Borah making all the right choices

Borah making all the right choices

Jay Borah in action during the Cottonian Shield. DH photo/ S K Dinesh

Jay Borah’s life is a reflection of his choices. And the youngster has a knack of making the right ones.

Apart from his exploits in cricket, Borah was a sprinter, producing consistent podium finishes in school. Four years ago, he faced the big task of selecting one permanent path between the two. Athletics or cricket? Today, Borah is happy with what he picked.  

“I know I was doing a good job in athletics in school. But I was equally keen on cricket. I somehow felt cricket will surely take me somewhere so I chose it in my sixth grade,” recollects Borah, a 10th-grade student of Bishop Cotton Boys’ School.

A year after he made the decision, Borah found himself in a familiar situation. Coached first by Ramdas, Borah started off as a leg-spinner. But in the Cottonian Shield tournament, the team management’s plan to have a left-right opening combination saw him execute a new role.

“I was asked to open. I slammed 87 in the first match and then scored an unbeaten 119. Later, I began improving as a batsman under Irfan Sait sir at the Karnataka Institute of Cricket (KIOC). I played plenty of matches at KIOC. Gradually, batting became my priority,” says the 16-year-old.     

Having made the right call again, the southpaw piled up big runs consistently. Last year, he amassed 1917 runs from seven tournaments, with seven centuries and 14 half-centuries.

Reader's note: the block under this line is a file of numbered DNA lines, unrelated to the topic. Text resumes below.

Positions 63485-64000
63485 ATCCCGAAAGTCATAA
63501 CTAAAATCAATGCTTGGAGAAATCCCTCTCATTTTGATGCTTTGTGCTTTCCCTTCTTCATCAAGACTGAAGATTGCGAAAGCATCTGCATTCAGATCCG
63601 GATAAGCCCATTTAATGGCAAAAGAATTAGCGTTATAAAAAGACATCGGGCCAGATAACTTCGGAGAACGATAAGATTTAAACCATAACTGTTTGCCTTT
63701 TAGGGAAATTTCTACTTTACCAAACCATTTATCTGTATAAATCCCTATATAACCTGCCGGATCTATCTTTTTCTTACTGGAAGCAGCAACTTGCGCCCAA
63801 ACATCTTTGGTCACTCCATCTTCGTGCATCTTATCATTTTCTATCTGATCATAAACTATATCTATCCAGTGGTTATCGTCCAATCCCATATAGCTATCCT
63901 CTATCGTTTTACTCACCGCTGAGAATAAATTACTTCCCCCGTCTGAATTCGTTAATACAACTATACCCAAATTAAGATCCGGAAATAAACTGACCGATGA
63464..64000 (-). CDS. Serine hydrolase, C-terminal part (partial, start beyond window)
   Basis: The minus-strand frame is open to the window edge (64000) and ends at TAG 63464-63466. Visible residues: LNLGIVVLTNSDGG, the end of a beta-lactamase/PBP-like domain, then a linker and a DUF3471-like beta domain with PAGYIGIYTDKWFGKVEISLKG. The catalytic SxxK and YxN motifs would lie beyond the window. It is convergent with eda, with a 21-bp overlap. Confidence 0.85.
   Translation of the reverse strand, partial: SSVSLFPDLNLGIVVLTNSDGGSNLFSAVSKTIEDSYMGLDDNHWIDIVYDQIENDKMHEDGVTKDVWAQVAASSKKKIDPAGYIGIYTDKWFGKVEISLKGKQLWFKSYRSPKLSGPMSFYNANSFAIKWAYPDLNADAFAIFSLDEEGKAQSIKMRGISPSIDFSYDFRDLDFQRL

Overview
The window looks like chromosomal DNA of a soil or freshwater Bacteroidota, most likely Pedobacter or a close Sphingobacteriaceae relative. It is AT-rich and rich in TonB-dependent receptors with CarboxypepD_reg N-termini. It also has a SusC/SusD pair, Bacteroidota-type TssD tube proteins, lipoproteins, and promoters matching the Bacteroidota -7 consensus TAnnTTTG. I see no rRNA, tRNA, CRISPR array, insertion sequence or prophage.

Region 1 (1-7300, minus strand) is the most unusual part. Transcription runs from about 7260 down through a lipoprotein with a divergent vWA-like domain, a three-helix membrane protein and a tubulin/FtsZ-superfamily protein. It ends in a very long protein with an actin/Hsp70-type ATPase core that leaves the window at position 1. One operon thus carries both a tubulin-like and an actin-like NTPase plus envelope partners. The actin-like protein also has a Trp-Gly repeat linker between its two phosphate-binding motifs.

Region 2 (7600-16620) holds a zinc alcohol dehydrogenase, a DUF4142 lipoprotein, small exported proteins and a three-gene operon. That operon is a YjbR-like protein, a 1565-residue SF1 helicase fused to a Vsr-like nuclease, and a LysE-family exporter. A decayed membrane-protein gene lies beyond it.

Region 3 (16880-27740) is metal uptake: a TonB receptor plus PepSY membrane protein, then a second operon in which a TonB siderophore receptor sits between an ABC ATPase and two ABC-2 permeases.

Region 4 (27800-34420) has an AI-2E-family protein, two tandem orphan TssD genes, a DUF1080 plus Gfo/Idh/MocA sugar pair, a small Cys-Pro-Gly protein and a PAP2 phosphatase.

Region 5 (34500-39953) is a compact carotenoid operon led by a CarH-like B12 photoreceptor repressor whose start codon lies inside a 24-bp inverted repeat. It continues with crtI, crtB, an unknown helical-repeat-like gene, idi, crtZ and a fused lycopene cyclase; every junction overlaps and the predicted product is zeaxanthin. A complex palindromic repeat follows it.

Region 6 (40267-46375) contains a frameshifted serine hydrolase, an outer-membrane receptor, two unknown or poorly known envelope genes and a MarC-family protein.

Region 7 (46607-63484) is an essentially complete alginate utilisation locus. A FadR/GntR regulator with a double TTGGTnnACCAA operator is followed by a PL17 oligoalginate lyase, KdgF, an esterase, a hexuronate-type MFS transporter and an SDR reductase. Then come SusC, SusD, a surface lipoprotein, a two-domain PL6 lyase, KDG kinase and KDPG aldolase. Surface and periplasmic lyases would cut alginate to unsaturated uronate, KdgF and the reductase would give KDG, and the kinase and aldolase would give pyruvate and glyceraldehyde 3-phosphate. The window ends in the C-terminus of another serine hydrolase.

After he earned the best all-rounder award in the Cottonian Shield for his three half-centuries and 16 wickets, Borah had a decent outing for Karnataka in the U-16 Vijay Merchant tournament. The left-handed top-order batsman accumulated 409 runs from seven games, with notable knocks of 106 (vs Hyderabad), 76 (vs Puducherry) and 117 (vs Kerala).      

“He just knows what he wants to do,” says his mother Grace, an office manager at Trivium eSolutions Pvt Ltd. “Whenever he has struggled for form, he wouldn’t get bogged down. He would just head to the ‘nets’ and practice for long hours,” she says.     

Borah thanks his father Deepak Borah, founder director, Qube Events and Syed Zabiulla, coach at Bishop Cotton. “I speak to Syed sir every day. He has instilled great confidence in me and has played a big role in my journey,” says Borah.  

“He is a textbook cricketer and there were no doubts over his commitment level. He just had to believe in himself and I worked on it,” says Syed.

Riding high on his recent successes, Borah now aims to make a mark in U-19 cricket.

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